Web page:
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Spacecraft Technology for Sample Return Missions


Sample Return Missions that require landing on an extraterrestrial body are the most mass critical missions in NASA's portfolio. The feasibility of scientific missions depends to a very large extent on the mass criticality dictated by the orbital mechanics of the mission design. The least mass critical mission is a single fly-by (e.g., New Horizons), followed by an orbiter or multiple fly-by (e.g., Juno), followed by a lander or rover (e.g., Mars Science Lab), followed by a sample return (e.g., Mars Sample Return). The mass ratio of the orbit-injected spacecraft mass to the science payload (or return sample) mass varies by several orders of magnitude over these missions. Thus a one-kilogram sample returned from Mars requires three launches of the most powerful launch vehicles available. Therefore, early investments in technologies that could significantly reduce the mass requirements and improve the propulsion efficiency of spacecraft for sample return missions have particularly high payoff potential.

NASA plans to perform sample return missions from a variety of scientifically important targets including Mars, small bodies such as asteroids and comets, and outer planet moons. These types of targets present a variety of spacecraft technology challenges. Some targets, such as Mars and some moons, have relatively large gravity wells and will require ascent chemical propulsion. Propellant possibilities include those that are transported from Earth or propellants that can be generated using local resources. Other targets are small bodies with very complex geography and very little gravity, which present difficult navigational and maneuvering challenges. In addition, the spacecraft will be subject to extreme environmental conditions including low temperatures (-270° C), dust, and ice particles. Reducing the mass associated with these complex design issues (e.g., thermal and power subsystems) is of similar importance.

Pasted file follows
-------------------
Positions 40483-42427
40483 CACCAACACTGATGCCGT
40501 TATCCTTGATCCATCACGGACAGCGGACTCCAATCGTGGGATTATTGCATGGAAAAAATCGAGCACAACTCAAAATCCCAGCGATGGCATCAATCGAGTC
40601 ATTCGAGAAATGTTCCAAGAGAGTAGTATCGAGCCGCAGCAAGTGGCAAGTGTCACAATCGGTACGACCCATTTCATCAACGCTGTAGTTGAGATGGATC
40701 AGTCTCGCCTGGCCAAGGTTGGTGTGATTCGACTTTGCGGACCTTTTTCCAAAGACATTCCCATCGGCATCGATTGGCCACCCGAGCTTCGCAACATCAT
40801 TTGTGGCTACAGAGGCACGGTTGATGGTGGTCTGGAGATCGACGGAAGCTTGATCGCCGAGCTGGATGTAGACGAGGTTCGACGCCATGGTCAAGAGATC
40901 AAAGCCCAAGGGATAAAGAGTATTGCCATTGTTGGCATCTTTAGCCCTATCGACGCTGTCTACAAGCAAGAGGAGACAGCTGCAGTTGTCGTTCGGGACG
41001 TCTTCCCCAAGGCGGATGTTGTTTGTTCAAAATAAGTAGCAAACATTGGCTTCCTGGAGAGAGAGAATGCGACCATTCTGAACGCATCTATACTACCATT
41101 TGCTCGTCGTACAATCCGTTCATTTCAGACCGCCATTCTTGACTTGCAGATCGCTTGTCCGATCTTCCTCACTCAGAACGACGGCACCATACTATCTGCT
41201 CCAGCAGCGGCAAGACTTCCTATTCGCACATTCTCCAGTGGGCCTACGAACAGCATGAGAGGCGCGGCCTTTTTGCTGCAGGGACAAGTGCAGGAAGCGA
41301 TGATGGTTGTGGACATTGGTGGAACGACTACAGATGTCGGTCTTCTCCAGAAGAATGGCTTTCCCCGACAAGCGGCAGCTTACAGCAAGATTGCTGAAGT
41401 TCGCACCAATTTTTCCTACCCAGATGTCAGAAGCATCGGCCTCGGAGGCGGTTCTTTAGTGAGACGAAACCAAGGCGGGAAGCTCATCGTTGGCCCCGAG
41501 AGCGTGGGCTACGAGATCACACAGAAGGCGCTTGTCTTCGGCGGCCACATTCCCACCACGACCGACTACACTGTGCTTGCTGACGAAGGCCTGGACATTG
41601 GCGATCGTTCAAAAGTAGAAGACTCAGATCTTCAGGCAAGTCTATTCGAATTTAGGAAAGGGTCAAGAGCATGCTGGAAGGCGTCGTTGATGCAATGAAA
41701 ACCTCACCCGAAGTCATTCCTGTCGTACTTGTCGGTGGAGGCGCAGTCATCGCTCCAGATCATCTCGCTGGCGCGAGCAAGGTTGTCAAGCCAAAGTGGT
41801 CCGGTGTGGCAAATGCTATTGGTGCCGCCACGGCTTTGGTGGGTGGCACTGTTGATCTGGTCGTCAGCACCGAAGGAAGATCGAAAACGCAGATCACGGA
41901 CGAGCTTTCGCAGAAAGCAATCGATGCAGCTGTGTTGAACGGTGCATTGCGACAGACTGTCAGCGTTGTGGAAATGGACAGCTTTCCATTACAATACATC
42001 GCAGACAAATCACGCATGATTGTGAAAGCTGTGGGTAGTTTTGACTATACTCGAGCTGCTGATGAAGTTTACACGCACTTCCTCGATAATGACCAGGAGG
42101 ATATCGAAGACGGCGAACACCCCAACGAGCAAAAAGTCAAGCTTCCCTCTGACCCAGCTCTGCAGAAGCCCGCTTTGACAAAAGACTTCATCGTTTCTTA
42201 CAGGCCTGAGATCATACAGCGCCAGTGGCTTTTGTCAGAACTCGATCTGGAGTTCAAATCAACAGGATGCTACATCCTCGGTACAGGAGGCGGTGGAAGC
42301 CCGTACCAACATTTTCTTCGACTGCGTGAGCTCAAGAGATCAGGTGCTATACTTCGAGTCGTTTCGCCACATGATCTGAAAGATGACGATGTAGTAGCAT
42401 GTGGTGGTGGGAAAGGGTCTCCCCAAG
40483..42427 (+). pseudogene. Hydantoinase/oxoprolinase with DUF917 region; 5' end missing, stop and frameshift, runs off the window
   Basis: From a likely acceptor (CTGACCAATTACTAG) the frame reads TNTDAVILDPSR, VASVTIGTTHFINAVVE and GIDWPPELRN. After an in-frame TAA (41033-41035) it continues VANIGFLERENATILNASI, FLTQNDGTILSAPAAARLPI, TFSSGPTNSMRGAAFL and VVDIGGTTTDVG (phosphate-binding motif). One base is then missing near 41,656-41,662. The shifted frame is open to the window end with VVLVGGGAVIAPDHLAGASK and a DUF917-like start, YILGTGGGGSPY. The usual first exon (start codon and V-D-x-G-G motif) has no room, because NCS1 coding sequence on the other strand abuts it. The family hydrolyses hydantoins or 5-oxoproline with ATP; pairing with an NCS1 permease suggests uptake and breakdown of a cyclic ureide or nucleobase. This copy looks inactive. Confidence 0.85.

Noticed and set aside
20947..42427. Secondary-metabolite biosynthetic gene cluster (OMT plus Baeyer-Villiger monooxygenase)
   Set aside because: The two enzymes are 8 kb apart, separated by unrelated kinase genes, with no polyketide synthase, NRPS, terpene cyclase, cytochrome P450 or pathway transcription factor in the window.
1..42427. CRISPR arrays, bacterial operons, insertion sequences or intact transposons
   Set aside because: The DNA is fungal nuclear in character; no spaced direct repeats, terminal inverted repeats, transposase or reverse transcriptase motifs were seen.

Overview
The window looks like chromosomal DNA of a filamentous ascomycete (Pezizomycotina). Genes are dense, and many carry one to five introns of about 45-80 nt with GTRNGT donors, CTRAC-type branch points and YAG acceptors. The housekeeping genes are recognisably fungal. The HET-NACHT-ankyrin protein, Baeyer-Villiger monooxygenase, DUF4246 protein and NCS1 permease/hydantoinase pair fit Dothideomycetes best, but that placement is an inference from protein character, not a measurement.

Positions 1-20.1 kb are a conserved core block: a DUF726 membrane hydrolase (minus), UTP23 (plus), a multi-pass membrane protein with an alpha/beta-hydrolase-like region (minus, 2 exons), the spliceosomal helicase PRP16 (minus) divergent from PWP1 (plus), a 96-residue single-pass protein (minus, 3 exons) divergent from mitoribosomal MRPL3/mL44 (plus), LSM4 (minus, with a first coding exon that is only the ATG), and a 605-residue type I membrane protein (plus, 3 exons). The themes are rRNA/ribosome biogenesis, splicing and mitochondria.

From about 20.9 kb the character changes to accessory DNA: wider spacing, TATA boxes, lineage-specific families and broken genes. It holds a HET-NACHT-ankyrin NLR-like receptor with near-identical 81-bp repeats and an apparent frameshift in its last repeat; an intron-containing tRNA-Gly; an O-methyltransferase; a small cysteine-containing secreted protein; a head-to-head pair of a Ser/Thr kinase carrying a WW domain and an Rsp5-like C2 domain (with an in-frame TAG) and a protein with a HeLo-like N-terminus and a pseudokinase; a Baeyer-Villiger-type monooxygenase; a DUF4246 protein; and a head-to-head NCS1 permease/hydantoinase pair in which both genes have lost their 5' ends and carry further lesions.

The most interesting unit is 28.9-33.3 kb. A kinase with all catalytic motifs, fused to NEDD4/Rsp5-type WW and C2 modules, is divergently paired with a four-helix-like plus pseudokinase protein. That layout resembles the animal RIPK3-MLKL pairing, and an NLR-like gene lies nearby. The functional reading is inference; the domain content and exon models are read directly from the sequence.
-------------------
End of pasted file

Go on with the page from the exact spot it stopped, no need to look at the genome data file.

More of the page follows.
Technology innovations should either enhance vehicle capabilities (e.g., increase performance, decrease risk, and improve environmental operational margins) or facilitate sample return mission implementation (e.g., reduce size, mass, power, cost). Current and future NASA projects that could use this technology include Mars Sample Return (MSR) and Comet Nucleus Sample Return (CNSR). The drastic mass reductions and propulsion efficiency improvements sought in this subtopic could enable these projects, or significantly enhance their feasibility, as, for example, by reducing the number of launches or the size of the launch vehicles required. An ideal Phase II deliverable would be a successful demonstration of an appropriate-TRL (expected TRL range at completion of this project is 4 to 6) performance test, such as at representative scale and environment, along with all the supporting analyses, design, and hardware specifications.



Mass-Efficient Sample Return Technologies - Vision and Voyages for Planetary Science in the Decade 2013-2022:



MSR Mission:



CNSR Mission:



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